Mikko Hirvonen now third in the overall standings
Mikko Hirvonen (FIN) and Michel Périn (FRA) keep on working their way up in the overall standings. In stage four, taking the field to Tupiza, Bolivia, the MINI John Cooper Works Rally pairing came second behind Peugeot’s Cyril Despres. Kuba Przygonski (POL) and his Belgian navigator finished seventh. Chile’s Boris Garafulic and his co-driver Filipe Palmeiro (POR) had a very good day and came ninth, with their MINI ALL4 Racing, with Orlando Terranova (ARG) and Andreas Schulz (GER) in the MINI John Cooper Works Rally finishing right behind them. .
Al-Rajhi, however, had to retire from the special stage due to health problems. He suffers massively due to the high altitude and used the border crossing from Argentina to Bolivia to turn to the service route to the bivouac.
“We had a really great day,” beamed Hirvonen. “The early sections featured really big dunes at an altitude of 4000 metres. They were higher than the ones in Abu Dhabi. There even were moments when we thought that we wouldn’t be able to cross a dune. But we always found – often at the last moment – a way to do it. This was the section were we succeeded in passing Carlos and Stéphane. In addition, Michel navigated us in great style. Later, the terrain changed and we once again could go faster. But there, the buggy unfortunately could pass us again. Nonetheless, we completed the special stage without encountering any problems, such as a puncture.” The Fin now holds third position in the overall standings.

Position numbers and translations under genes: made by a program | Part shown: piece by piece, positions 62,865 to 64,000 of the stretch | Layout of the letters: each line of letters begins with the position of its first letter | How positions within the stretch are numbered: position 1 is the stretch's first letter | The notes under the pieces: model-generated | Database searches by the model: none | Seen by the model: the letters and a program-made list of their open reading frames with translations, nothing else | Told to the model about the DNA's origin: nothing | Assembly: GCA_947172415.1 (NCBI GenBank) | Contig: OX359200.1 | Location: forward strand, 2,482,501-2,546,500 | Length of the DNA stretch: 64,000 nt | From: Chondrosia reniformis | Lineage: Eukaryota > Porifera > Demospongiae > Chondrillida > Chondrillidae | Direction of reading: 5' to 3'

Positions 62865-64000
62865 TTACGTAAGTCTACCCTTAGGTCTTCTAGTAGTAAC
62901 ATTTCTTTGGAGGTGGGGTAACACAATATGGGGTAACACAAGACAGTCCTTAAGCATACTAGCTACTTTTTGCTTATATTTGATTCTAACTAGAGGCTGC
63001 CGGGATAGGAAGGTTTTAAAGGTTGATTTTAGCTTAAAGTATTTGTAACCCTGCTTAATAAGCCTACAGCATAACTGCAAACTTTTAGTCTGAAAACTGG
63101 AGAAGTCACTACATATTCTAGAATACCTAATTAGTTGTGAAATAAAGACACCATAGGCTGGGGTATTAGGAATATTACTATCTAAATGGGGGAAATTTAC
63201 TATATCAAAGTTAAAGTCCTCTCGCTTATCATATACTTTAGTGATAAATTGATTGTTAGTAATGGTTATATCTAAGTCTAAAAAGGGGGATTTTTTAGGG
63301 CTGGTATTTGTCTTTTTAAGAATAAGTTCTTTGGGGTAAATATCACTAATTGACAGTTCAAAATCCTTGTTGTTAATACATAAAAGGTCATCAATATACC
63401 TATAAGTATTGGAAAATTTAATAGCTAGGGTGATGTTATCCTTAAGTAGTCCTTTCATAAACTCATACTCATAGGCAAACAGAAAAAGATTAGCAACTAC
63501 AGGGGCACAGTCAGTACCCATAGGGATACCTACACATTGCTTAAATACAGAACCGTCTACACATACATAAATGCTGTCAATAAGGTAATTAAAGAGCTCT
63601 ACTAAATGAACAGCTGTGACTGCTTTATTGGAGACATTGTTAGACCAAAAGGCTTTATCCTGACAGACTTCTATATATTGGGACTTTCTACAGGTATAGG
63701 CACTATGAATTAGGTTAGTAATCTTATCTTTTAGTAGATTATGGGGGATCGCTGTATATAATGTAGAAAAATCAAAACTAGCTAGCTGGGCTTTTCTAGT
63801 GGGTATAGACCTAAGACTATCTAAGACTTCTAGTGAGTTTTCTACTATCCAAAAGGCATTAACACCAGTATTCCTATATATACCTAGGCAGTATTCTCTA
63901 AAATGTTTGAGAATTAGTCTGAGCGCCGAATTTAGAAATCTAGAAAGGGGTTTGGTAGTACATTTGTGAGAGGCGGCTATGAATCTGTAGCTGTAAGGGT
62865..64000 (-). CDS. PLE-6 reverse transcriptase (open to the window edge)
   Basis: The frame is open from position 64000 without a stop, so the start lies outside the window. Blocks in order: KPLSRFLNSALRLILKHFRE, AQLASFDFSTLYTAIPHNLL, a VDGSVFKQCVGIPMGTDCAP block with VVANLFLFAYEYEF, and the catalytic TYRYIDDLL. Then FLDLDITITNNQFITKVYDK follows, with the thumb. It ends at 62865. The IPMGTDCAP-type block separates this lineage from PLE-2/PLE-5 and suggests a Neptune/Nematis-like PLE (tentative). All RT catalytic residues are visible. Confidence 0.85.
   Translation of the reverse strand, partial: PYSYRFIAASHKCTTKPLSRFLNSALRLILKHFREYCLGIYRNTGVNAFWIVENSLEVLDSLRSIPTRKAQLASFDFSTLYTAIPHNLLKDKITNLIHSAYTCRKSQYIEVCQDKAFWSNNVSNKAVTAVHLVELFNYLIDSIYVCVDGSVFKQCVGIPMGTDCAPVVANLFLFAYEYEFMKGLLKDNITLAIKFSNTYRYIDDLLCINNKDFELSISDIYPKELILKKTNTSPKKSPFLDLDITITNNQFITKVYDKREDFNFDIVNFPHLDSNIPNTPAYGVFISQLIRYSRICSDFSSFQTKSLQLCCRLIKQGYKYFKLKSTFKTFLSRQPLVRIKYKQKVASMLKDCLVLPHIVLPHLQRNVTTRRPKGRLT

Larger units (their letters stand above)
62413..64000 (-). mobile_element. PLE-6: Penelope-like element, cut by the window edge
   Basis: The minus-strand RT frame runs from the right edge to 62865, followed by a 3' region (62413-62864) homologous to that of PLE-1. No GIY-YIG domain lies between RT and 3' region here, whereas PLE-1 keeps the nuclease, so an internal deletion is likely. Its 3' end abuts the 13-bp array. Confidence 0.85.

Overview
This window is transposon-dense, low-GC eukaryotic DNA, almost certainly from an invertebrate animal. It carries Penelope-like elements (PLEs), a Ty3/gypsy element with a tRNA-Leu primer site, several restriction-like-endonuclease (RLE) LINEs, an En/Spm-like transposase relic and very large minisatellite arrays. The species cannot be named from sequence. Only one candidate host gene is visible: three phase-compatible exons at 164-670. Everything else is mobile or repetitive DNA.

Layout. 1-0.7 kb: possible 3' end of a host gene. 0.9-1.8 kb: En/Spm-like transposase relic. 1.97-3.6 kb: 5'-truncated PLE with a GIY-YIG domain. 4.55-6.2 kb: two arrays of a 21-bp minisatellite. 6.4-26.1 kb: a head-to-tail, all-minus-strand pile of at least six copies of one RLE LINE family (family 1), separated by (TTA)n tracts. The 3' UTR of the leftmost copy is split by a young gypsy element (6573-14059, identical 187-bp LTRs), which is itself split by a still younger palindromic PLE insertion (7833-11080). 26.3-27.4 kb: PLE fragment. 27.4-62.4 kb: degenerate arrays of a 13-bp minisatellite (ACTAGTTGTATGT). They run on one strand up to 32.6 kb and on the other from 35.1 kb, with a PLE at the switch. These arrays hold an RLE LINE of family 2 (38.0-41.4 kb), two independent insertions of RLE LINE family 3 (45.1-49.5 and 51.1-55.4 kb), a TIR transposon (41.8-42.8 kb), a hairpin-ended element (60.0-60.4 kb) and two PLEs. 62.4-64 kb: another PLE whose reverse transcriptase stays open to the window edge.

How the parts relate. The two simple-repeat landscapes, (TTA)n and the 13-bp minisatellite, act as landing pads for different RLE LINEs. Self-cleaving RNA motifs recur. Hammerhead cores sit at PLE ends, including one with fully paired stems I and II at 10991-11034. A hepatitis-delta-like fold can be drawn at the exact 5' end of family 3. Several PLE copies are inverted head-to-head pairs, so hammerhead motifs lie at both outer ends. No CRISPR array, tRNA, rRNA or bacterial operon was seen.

Przygonski also secured another top-10 result. “It was a good day but the dunes at 4000 metres above sea level were really hard for the car,” the Pole said. “Tom and I always jointly found a good way across the dunes.” He now holds sixth place in the overall standings. Garafulic also got out of his MINI ALL4 Racing with a smile on his face. “Never in my life have I seen this kind of dunes,” he revealed, “Although I am living not far away, in Chile. They were hard and soft at the same time. You had traction at times but a moment later it felt as if the car was swimming – and a few metres further on, the traction was back. For drivers without dune experience, this section must have been a nightmare.” Thanks to his performance, the Chilean now holds ninth position in the overall standings.
“It was a tough day for us,” admitted Terranova who holds eight place in the overall standings. “We lost our way in the early stages and couldn’t find a way point. Later, the bushes choked our radiator and we were forced to stop. The dunes also were something special. Unfortunately I later got problems with the altitude and felt rather bad.”
Mohamed Abu Issa (QAT) gets on better and better with the MINI ALL4 Racing and so, he and his co-driver Xavier Panseri (FRA) finished 12th, today. “We expected sand, today, but not that we would have to cope with it nearly all the time. Once we got stuck and lost about eight minutes. So we slightly reduced the tire pressure and made good progress, afterwards. It’s easier for the buggies as they can control their tire pressure from the cockpit. Nonetheless, I really happy with our achievements and even more so as we now are 10th in the overall standings.”
Sylvio de Barros / Rafael Capoani (both BRA) and Stephan Schott (GER) /Paulo Fiúza (POR) finished 15th and 16th respectively, today. De Barros now is 11th overall, Schott 16th.
Tomorrow, on the way to Oruro, the competitors will have to cover a special-stage distance of 447 kilometres plus a liaison-section distance of 245 kilometres. The stage features the most different terrains, inter alia another to dune sections.
“I already felt bad prior to the start but it goes without saying that we started into the special stage, nevertheless,” Al-Rajhi revealed in the bivouac. “But with 190 kilometres covered we stopped and I had a rest for a while. Nonetheless, the headache got worse and worse and so I opted for retiring from the special stage. But now I already am feeling far better again.”